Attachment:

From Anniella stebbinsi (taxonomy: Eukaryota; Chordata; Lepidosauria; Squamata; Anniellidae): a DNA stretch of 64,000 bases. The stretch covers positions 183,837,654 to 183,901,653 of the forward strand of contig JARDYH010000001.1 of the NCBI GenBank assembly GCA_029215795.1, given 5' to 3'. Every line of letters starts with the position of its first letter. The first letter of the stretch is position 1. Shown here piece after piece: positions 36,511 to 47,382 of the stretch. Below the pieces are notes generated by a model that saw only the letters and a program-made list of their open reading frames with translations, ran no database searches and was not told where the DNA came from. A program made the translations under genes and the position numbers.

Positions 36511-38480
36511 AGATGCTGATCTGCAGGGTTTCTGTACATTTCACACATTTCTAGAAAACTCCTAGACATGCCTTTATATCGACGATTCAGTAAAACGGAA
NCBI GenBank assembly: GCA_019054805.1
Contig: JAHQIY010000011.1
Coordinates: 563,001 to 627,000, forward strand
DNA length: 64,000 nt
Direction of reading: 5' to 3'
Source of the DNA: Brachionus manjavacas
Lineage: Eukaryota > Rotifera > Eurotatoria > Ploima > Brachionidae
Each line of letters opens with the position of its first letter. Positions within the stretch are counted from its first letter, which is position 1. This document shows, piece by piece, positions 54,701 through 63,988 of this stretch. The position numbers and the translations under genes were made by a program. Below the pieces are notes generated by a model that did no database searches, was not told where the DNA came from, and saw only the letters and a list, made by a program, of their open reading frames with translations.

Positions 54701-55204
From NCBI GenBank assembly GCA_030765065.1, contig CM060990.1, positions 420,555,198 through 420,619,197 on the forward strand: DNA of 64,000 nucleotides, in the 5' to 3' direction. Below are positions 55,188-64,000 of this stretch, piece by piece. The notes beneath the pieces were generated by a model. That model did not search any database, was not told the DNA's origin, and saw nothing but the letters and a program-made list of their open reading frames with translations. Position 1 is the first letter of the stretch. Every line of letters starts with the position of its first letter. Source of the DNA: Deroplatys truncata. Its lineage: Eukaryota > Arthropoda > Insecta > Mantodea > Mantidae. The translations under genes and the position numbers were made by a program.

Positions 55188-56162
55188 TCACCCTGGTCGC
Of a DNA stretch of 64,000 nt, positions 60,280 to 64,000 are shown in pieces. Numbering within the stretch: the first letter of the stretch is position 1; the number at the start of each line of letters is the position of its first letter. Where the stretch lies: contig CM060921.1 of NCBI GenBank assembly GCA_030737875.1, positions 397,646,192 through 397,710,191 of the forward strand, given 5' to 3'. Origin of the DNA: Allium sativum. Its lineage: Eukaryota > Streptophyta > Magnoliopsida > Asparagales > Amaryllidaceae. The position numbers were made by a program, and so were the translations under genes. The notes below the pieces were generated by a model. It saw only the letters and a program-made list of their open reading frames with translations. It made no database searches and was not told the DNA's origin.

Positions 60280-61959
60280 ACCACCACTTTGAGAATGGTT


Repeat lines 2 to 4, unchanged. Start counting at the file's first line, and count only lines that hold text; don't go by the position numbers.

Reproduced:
Positions 36511-38480
36511 AGATGCTGATCTGCAGGGTTTCTGTACATTTCACACATTTCTAGAAAACTCCTAGACATGCCTTTATATCGACGATTCAGTAAAACGGAA
NCBI GenBank assembly: GCA_019054805.1